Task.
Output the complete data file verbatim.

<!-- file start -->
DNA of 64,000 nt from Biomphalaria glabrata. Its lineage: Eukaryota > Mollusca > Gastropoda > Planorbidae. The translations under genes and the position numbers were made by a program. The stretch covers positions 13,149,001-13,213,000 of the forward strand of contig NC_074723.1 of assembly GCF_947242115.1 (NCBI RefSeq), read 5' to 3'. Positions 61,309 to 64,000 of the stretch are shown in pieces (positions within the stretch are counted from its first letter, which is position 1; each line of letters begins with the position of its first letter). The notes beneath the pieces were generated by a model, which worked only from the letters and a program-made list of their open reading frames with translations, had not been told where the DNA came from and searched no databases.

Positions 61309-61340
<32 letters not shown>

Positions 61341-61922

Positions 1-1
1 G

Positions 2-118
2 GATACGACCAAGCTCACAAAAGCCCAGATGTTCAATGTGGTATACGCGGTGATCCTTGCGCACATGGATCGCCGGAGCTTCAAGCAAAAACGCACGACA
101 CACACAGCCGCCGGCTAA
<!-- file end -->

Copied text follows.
DNA of 64,000 nt from Biomphalaria glabrata. Its lineage: Eukaryota > Mollusca > Gastropoda > Planorbidae. The translations under genes and the position numbers were made by a program. The stretch covers positions 13,149,001-13,213,000 of the forward strand of contig NC_074723.1 of assembly GCF_947242115.1 (NCBI RefSeq), read 5' to 3'. Positions 61,309 to 64,000 of the stretch are shown in pieces (positions within the stretch are counted from its first letter, which is position 1; each line of letters begins with the position of its first letter). The notes beneath the pieces were generated by a model, which worked only from the letters and a program-made list of their open reading frames with translations, had not been told where the DNA came from and searched no databases.

Positions 61309-61340
<32 letters not shown>

Positions 61341-61922

Positions 1-1
1 G

Positions 2-118
2 GATACGACCAAGCTCACAAAAGCCCAGATGTTCAATGTGGTATACGCGGTGATCCTTGCGCACATGGATCGCCGGAGCTTCAAGCAAAAACGCACGACA
101 CACACAGCCGCCGGCTAA